Point-of-Sale attacks are back in the news. But they never really left us. In the wake of the Target attack, the FBI issued a bulletin in January warning about future incidents. They identified the malware type (RAM scrapers) and the infection vector (phish mails, and compromised websites or “watering holes”). And they even pointed out that some of the malware can be obtained on the black market.
Then Backoff started making headlines when it was reported that this PoS malware was responsible for a recent spate of attacks on high-profile targets. The US Secret Service along with Homeland Security had been on the case earlier, issuing a warning late last month with more specifics on the mechanics of the attack. They revealed that Backoff had affected over 1,000 businesses.
Major companies only recently came forward to say they had been victims.
If you look more closely at the Secret Service warning, the details should seem depressingly similar to the Target episode.
The attackers likely took advantage of weak passwords, liberal lockout polices, admin privilege availability on user machines, and remote networking capabilities.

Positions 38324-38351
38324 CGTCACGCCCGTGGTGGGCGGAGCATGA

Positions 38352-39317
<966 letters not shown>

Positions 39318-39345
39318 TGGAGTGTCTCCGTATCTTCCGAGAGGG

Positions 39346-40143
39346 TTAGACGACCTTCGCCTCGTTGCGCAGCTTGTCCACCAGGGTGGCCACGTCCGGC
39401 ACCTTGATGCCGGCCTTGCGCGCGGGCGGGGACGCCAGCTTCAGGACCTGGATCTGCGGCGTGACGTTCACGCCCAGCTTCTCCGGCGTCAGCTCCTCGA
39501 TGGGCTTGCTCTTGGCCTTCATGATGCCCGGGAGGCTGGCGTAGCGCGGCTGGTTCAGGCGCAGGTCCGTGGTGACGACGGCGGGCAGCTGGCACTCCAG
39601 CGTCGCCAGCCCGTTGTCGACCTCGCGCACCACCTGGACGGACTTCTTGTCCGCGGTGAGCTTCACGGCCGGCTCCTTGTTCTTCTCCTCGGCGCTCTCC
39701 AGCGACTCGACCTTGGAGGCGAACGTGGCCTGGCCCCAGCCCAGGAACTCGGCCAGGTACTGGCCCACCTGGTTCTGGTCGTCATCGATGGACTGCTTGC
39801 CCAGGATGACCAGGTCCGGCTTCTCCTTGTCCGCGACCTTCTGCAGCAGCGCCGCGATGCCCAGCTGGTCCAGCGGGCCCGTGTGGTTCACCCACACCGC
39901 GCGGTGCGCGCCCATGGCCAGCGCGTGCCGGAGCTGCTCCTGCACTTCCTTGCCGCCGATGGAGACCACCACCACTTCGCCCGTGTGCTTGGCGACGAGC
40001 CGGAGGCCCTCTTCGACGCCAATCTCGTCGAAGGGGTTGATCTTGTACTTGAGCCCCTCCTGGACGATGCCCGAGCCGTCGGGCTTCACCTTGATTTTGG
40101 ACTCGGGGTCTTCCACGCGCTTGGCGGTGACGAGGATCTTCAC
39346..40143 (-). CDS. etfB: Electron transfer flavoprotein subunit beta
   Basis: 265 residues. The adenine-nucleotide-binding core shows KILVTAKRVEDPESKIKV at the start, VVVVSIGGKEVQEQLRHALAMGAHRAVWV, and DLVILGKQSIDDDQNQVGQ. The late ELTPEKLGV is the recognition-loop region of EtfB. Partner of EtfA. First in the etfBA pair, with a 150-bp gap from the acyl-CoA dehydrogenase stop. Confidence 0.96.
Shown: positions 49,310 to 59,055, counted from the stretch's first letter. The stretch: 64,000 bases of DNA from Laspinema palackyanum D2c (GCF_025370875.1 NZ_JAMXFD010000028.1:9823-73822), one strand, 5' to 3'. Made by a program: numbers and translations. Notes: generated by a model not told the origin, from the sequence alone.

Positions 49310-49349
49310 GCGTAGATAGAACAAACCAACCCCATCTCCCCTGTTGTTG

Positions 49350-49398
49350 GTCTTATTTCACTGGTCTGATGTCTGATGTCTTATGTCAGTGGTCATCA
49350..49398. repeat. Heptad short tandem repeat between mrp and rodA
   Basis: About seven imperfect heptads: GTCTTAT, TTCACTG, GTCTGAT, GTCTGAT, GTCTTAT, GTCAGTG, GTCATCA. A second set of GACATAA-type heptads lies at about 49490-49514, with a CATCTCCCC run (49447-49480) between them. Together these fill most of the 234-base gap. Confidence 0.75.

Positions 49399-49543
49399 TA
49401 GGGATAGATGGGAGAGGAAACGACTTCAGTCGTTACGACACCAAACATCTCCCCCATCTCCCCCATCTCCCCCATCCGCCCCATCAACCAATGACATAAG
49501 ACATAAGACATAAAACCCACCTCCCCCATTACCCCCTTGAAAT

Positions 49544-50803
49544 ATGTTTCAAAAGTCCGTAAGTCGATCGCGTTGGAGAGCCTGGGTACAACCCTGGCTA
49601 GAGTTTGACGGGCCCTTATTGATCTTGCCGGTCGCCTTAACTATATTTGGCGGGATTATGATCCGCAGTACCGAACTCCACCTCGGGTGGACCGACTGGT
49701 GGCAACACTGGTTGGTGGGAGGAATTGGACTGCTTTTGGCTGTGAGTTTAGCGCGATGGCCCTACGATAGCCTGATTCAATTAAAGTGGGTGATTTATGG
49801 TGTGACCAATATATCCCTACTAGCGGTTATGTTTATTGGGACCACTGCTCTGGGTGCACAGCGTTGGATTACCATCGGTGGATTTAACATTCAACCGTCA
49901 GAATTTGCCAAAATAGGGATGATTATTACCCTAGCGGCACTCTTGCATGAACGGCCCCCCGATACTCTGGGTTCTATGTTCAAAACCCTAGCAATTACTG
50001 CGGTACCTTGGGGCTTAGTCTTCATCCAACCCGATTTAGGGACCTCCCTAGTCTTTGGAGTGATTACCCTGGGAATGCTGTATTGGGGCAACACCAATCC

Another way to say all this is that they once they entered—by phishing or some other means—they were able to move laterally, elevate privileges, and deposit RAM scraper software on a POS server. We also know that Backoff and some other auxiliary malware were using explorer.exe as kind of stub to hide from IT security monitoring.
How was the credit card data ultimately removed or exfiltrated?
Based on the analysis of some of the earlier Backoff variants, the warning indicates that Command and Control (C2) software exploited the HTTP protocol to hide data going to and from the target. C2, of course, was probably used in the Target exploit.
In short: there’s nothing new here.
I suppose it won’t surprise you that the Secret Service recommends two-factor authentication, greatly restricting remote desktop access, implementing software to “detect anomalous behavior by legitimate users (compromised credentials)”, and enforcing “least privileges and ACLs on users and applications on the system”. Didn’t think so!
The striking and unsettling fact is that even after Target and the other big retail incidents from last year had rattled all of us, the same vulnerabilities are still successfully being exploited even at very large companies.